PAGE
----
Smokehouse supports Northland community through food

Two levels below the Northern Waters Smokehaus stands Eric Goerdt at the meat slicer. Photo Credit: Rachel Kraft Two levels below the Northern Waters Smokehaus stands Eric Goerdt at the meat slicer. It is 9:30 a.m. and he is slicing pancetta and layering it on baking sheets to prepare it for the smoking process.

Open seven days a week, Goerdt is at the Smokehaus every day.

“Sometimes for only ten or fifteen minutes,” he said.

The Northern Waters Smokehaus, locacted in Canal Park in Duluth, offers smoked meats and fish, as well as a cheese deli alongside a fridge full of classic Coca Cola and Fanta bottles. Written on a chalkboard is their sandwich menu with names such as the D-Luxx, the Sitka Sushi and the Fuzzy Bunny, which is their vegetarian option.

Goerdt grew up with a family who enjoyed fishing and hunting, anything dealing with the outdoors. He also spends time in the Boundary Waters Canoe Area and goes camping during the long winter months.

In the 90s, Goerdt was in the U.S. Coast Guard and stationed in Sitka, Alaska. While enlisted, he began studying the idea of fish smoking and thought he could make a business of it once he returned to Duluth.

And that is what he did. Goerdt opened up his very own smokehouse in 1998 and moved it to its Canal Park location in 2000.

Zach Anderson, employee at GeaCom Inc., enjoys a sandwich from the Smokehaus every once in awhile for lunch.

“Normally when I go to sandwich places I ask for the sandwich without something or change it in some way,” said Anderson.

“With the Smokehaus I trust that the way they make it is the best way to eat it.”

Tucked in the corner of the basement stands two smokehouses, each about seven feet tall and about three feet wide. This is where Goerdt spends most of his time.

“We’re like a micro-brewery you know,” said Goerdt. “Micro-smokery.”

Goerdt said the local businesses tend to represent what Duluth is all about.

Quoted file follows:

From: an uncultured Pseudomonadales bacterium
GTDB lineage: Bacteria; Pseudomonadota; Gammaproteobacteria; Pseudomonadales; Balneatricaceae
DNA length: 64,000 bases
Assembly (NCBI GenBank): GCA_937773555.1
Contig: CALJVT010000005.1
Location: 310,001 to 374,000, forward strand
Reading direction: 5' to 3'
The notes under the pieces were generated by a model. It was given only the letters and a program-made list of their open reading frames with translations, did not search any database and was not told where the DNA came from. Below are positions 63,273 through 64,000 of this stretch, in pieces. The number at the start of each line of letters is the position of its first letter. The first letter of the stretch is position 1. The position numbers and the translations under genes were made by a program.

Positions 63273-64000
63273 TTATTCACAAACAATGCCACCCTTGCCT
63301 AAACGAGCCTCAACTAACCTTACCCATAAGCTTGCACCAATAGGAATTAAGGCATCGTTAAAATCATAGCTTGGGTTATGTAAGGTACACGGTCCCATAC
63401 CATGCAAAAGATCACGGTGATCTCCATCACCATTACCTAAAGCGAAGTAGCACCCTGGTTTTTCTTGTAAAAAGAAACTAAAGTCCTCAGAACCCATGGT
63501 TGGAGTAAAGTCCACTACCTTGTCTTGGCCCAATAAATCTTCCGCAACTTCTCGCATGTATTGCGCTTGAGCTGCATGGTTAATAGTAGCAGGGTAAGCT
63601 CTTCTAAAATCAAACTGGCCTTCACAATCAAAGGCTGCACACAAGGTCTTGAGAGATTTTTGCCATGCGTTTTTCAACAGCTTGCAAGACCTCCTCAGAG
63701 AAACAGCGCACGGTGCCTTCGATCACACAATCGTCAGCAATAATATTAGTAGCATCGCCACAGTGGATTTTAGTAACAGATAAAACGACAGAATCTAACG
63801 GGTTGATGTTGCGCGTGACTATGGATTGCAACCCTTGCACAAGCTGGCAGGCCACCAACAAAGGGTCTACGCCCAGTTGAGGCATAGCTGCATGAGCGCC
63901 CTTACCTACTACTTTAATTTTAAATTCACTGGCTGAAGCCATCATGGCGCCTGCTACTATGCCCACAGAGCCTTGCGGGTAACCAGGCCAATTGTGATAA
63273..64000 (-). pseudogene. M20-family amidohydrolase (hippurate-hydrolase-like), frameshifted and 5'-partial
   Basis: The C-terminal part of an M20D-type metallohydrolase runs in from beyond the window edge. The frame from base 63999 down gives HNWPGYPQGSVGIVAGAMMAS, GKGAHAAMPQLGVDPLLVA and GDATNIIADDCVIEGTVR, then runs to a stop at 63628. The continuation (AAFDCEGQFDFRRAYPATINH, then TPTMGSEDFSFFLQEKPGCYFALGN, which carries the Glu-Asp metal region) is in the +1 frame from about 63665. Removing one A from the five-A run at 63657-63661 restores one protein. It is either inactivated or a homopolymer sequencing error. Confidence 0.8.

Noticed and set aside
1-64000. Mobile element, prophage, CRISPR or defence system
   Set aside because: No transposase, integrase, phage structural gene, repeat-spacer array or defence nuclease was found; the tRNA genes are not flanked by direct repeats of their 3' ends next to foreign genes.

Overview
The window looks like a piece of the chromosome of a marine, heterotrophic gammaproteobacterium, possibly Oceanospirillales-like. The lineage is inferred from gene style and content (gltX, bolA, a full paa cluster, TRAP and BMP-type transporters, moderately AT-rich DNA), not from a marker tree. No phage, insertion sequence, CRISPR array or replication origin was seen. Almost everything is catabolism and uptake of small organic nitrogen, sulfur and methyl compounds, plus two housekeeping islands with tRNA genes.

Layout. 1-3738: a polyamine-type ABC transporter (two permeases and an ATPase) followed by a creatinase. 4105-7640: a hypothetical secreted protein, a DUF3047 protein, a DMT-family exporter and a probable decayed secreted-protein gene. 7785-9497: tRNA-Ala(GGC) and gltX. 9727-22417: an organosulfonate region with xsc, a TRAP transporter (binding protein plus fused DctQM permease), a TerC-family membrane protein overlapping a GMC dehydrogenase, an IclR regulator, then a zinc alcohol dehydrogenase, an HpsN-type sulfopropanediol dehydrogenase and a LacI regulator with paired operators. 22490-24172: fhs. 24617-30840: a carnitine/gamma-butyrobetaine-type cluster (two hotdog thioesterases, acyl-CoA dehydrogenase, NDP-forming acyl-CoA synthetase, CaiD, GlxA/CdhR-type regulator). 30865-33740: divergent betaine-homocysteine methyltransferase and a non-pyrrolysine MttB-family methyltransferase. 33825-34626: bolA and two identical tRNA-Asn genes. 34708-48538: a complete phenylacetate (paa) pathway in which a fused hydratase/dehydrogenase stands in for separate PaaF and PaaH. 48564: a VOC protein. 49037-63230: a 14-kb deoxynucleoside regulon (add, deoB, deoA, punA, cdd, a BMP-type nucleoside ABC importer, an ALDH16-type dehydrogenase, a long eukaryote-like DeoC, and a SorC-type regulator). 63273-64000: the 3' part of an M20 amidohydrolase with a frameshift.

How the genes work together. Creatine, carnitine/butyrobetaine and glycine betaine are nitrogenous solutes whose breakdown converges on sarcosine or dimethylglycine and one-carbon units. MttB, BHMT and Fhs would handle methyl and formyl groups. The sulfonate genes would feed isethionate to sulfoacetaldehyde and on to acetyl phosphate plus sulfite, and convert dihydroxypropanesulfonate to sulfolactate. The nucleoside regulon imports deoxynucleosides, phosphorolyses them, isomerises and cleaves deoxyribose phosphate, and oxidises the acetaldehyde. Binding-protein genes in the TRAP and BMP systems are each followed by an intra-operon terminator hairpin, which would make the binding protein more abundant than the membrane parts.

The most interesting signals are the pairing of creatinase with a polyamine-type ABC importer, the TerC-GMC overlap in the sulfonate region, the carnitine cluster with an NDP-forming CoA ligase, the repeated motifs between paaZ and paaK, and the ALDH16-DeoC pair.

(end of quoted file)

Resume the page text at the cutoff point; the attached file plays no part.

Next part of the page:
“That’s why people come here, they don’t come here to eat Red Lobster,” Goerdt said. “We’re trying to be a community asset.”

Even though the summer tourist season is over, Goerdt says that the current month of December is the busiest time of the year for the Smokehaus.

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They do Internet mail orders and gift boxes to people all over the country.

“It’s a huge part of our business,” Goerdt said.

The Smokehaus itself is unique, and Goerdt wanted to stay exclusive by using a special process of making their salami called dry-cure. The salami is hand-tied and slowly aged to create Italian-style Salamini, a smoky Spanish-style Chorizo, a French-style Saucisson Sec, and a Pepperoni.

“We’re one of the few places in the country that actually makes salami like this.”

Erik Lofald works alongside Goerdt in the basement preparing and smoking the meat and fish. Lofald worked in the meat department at the Kenwood SuperOne for six years before Goerdt recruited him.

Goerdt was a frequent customer at the Kenwood location and Lofald developed a strong relationship with Goerdt and discovered the importance of a local business in the community.

“Working for a small business it’s a little more personal, and Eric (Goerdt) has a face in the community,” Lofald said. “He’s a good boss, he has a good business model, and he’s fun to work for.”

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